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UMD President Wallace Loh (left) and colleagues give Clark School Dean Darryll Pines (center) a standing ovation at the 2018 Faculty and Staff Convocation. Photo: Stephanie Cordle

UMD President Wallace Loh (left) and colleagues give Clark School Dean Darryll Pines (center) a standing ovation at the 2018 Faculty and Staff Convocation. Photo: Stephanie Cordle

 

On September 12, 2018, Darryll Pines, Clark School dean and Farvardin Professor of Engineering, was presented with the President’s Medal by University of Maryland President Wallace Loh at the 2018 Faculty and Staff Convocation. The President’s Medal is the highest honor the university community can bestow.

In his nearly decade-long tenure as dean, Pines has established an enduring legacy of “more”: more educational opportunity for students; more diversity at all levels; more advanced teaching and research facilities; and more prominence for his school on the global stage.

He has been an avid, award-winning teacher and scholar since his arrival at UMD in 1995, and as dean has stayed closely involved with undergraduate and graduate education—which includes taking a hand in global competitions and design challenges where Clark School students have distinguished themselves, like Gamera, a human-powered helicopter with the record for longest flight; Hyperloop, where UMD students earned top honors for their pod design; and the U.S. Department of Energy Solar Decathlon competition, in which UMD students have earned first and second places in recent years.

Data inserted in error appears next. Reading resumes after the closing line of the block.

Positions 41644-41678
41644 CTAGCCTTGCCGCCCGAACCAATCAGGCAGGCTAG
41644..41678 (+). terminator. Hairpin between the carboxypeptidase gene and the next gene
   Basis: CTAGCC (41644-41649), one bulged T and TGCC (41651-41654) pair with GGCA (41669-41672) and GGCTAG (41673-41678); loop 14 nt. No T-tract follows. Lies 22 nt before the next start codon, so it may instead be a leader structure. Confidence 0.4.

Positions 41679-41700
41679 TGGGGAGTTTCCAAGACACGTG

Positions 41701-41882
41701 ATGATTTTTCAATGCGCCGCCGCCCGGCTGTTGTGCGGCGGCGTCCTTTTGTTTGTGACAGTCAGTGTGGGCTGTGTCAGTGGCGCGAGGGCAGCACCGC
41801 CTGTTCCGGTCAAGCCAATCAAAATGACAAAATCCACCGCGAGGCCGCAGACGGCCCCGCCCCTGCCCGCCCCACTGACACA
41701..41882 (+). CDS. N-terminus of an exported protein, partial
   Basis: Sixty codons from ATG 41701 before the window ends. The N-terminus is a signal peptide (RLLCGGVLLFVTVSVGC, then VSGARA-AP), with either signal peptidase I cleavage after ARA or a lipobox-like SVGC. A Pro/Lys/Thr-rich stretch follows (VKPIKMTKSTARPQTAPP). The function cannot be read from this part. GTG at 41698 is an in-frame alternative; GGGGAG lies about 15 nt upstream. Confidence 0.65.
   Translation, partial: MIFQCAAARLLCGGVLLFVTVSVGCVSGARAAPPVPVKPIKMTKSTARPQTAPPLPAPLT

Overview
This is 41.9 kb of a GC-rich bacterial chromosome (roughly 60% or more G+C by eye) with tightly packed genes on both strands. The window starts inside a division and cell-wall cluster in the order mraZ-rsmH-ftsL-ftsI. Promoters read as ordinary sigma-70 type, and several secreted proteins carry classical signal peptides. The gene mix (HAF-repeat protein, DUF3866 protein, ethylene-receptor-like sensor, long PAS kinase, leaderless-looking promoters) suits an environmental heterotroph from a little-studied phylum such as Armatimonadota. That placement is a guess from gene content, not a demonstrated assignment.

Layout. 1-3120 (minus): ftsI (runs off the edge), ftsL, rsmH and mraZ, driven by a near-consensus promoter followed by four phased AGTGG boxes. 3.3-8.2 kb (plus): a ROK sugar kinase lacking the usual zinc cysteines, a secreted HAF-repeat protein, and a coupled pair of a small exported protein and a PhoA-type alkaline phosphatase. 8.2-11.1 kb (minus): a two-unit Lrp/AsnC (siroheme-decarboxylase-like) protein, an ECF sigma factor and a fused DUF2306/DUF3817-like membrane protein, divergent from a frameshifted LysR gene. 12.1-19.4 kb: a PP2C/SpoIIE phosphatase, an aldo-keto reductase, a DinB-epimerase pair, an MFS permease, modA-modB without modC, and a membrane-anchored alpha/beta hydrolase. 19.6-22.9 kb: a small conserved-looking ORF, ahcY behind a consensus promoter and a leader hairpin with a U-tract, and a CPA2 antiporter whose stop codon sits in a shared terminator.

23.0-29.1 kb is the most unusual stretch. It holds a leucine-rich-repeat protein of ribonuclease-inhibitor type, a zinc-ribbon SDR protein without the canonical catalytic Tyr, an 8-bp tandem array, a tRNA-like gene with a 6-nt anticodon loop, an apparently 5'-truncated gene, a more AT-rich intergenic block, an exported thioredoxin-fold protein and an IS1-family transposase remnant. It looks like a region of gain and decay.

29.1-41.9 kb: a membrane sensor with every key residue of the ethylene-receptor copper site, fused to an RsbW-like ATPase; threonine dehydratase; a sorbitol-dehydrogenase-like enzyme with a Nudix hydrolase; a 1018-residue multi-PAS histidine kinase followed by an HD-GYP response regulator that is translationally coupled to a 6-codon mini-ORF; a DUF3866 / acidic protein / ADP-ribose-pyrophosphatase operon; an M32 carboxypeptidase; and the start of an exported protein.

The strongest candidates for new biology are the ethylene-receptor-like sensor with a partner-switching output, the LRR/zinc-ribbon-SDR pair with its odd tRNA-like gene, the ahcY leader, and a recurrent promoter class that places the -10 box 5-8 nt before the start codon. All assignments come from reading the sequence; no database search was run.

Pines’s focus on targeted recruitment and advising has paid off in one-year retention rates and five-year graduation rates of 91 and 75 percent, respectively—ranking among the top five public flagships nationwide and highest in the engineering school’s history. A priority for Pines is giving everyone with talent a chance to succeed, regardless of gender or racial or ethnic identity. Among undergraduates, women now compose 26 percent of the student body, compared to 18 when Pines became dean, and the percentage of underrepresented minority undergraduates has risen from to 9.5 to 15 percent. The Clark School ranks in the top 10 for degrees awarded to African Americans at the B.S., M.S., and Ph.D. levels.

Additionally, students in both engineering and other disciplines are benefiting from Pines’s stewardship in securing a $219.5 million investment—among the largest gifts ever to a public university—from the A. James & Alice B. Clark Foundation. Building Together: An Investment for Maryland is funding need-based scholarships campus-wide, as well graduate fellowships, faculty positions, infrastructure, and other initiatives to elevate the Clark School.



September 13, 2018


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